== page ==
Fish are good alternatives for high-fat meats. Cod, halibut, and tuna are lower in saturated fats and cholesterol than poultry and meat. While other fish, such as mackerel, herring, and salmon, are rich with omega-3 fatty acids that promote healthy hearts through decreasing blood fats called triglycerides.
Proteins are helpful in maintaining blood glucose control throughout the day. Foods high in protein include fish, lean chicken, low-fat cheese, beans, peanut butter, eggs, and nuts.
Polyunsaturated and monounsaturated fats can help lower cholesterol levels. Foods containing these fats include almonds, olives, canola, olive and peanut oils, avocados, walnuts and pecans. However, since all fats are high in calories, these should be eaten in moderation.
People with diabetes should have no more than 300mg of cholesterol daily. Cholesterol can be found in high-fat animal proteins and dairy products, shellfish, egg yolks, liver, and other organ meats.
Food to Avoid
Increased risk of heart disease and stroke are associated with diabetes due to the fact that it can accelerate the development of hardened and clogged arteries. Foods with saturated fats, trans fats, cholesterol, and sodium can work against heart health. People with diabetes should avoid simple carbohydrates without any nutritional value such as candy, soda, cake, and other sweets.
Saturated fats increase the level of cholesterol in the blood and are often high in calories. Animal proteins, such as pork, poultry with skin, butter, and cheese, as well as high-fat dairy products, contain saturated fats.
There are two types of trans fats; naturally occurring and artificial (or trans fatty acids). Artificial trans fats are found in processed foods and are labeled as partially hydrogenated oils. They raise your bad cholesterol (LDL) and lower your good cholesterol (HDL). These fats are common in fried foods, baked goods, stick margarines, processed snacks, and shortening. Avoidance of these fats is recommended and replacement with monounsaturated and polyunsaturated fats, if possible, is recommended.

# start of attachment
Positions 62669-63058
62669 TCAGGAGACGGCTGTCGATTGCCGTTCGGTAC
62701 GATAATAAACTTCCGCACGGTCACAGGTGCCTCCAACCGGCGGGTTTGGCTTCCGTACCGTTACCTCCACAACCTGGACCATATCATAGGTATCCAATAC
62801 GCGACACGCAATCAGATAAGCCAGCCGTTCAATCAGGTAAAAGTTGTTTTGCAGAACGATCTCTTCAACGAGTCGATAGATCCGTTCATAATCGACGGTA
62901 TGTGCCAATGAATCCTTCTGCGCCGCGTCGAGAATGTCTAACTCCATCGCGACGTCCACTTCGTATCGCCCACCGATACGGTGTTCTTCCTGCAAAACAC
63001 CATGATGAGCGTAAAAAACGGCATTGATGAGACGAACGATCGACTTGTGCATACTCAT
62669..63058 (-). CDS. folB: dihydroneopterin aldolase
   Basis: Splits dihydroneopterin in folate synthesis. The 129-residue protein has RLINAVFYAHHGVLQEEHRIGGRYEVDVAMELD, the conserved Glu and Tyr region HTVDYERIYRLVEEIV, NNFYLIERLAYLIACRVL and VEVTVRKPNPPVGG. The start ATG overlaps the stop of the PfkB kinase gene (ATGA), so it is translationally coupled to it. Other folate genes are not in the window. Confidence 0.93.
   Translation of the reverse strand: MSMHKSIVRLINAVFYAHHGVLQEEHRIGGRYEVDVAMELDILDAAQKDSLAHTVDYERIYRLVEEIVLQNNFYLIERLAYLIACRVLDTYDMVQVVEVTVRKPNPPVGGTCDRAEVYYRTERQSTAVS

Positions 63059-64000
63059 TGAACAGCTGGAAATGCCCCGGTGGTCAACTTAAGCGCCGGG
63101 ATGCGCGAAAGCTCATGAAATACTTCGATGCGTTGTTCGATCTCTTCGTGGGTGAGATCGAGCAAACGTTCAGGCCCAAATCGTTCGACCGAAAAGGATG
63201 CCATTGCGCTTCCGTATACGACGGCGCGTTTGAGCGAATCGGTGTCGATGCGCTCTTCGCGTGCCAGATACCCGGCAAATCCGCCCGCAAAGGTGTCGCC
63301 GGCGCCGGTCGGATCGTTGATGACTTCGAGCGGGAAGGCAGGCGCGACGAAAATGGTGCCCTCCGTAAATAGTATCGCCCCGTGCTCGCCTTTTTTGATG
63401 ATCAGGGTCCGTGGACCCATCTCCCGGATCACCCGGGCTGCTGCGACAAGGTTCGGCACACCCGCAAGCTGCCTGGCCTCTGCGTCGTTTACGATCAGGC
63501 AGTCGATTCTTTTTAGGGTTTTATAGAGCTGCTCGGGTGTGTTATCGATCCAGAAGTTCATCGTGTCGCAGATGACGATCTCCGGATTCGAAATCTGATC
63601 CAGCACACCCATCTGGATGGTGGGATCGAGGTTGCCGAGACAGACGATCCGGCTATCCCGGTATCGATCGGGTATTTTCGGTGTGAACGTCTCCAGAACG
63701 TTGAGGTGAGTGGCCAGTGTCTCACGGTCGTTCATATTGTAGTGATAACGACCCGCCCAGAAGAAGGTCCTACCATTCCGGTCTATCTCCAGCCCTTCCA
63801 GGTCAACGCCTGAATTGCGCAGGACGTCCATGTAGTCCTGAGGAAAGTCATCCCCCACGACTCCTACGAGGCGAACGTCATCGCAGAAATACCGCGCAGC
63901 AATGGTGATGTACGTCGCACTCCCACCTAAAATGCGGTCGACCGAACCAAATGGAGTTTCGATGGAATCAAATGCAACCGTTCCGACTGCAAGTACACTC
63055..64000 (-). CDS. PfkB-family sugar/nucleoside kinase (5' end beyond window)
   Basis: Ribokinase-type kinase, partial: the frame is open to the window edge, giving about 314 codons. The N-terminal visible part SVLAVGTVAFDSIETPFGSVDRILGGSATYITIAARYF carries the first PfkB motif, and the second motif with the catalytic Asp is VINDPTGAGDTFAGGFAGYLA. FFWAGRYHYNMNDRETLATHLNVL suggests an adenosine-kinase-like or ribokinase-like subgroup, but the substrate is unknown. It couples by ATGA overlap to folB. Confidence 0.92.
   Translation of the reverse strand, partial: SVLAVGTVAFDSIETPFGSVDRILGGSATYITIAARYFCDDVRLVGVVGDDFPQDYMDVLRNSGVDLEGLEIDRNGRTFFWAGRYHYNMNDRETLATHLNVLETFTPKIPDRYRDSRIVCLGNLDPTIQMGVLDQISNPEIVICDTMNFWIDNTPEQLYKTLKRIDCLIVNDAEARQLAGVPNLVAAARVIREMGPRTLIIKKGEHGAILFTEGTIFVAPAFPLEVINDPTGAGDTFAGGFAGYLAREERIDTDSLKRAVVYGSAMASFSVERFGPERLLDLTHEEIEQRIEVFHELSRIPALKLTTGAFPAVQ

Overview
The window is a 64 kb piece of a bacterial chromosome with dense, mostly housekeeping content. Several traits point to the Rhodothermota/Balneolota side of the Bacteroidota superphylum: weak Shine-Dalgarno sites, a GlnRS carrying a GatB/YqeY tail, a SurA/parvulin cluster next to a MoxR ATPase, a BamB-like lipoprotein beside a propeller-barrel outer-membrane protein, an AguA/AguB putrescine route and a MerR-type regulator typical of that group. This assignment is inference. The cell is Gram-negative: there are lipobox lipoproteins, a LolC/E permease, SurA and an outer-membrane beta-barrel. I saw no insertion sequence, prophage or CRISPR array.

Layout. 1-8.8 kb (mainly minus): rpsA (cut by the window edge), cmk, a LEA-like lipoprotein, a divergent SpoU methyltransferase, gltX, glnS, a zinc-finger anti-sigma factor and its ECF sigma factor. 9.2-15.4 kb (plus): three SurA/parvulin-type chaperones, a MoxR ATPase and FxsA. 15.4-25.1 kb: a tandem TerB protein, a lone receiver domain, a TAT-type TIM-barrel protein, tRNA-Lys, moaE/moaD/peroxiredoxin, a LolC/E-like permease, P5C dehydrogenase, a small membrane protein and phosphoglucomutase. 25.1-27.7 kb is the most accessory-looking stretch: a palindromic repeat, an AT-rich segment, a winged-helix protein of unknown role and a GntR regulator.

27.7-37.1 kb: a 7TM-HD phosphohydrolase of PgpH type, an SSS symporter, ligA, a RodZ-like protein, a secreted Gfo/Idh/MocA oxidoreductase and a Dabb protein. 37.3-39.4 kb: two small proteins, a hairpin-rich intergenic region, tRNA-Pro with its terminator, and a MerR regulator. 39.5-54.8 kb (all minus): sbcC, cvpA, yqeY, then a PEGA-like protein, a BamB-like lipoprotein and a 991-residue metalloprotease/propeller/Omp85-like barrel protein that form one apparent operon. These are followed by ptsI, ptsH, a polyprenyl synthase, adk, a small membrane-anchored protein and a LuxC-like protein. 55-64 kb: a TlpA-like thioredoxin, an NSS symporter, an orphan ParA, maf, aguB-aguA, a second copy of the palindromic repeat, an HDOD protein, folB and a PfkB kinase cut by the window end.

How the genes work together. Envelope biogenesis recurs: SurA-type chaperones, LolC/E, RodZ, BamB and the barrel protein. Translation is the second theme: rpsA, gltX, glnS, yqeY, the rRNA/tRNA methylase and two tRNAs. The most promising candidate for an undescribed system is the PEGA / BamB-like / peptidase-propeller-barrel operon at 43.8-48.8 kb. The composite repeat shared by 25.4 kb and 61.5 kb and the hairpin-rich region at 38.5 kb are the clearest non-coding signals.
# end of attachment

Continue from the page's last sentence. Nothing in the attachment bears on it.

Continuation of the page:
Exercise can contribute to loss of excess weight, glycemic control, lower lipid levels, and reduced risk for complications from diabetes especially when combined with a healthy diet.
Adults with diabetes should get at least 150 minutes per week of moderate-intensity aerobic physical activity. If physically possible, an additional 75 to 90 minutes per week of vigorous aerobic exercise is recommended. Activity time can be spread out over each day.
Exercise affects diabetes by lowering blood glucose levels and the body responds by seeking replacement energy. When a person follows a carbohydrate- and portion-controlled diet, the body is forced to use stored fat for some of this energy, resulting in weight loss.
Sometimes people will experience a drop in blood sugar during or after exercise so it is important to monitor levels, take precautions, and be prepared to treat hypoglycemia. Some trial and error is to be expected and you may find that, depending on the day and level of exercise, medications may need to be adjusted frequently until a regular routine has been achieved. If there are changes to an exercise plan, there is a good chance there will need to be a change in medication management.
Important Things to Remember
There are so many aspects to managing diabetes and it can be overwhelming for the person and their family members or caregivers. However, knowledge can empower you to take control of your health and enable them to live a longer, healthier life with diabetes. A healthy diet and routine exercise are the number one treatment in maintaining good glycemic control.
*The ExpressMed team are not medical professionals. The information contained on this page is meant for educational purposes only.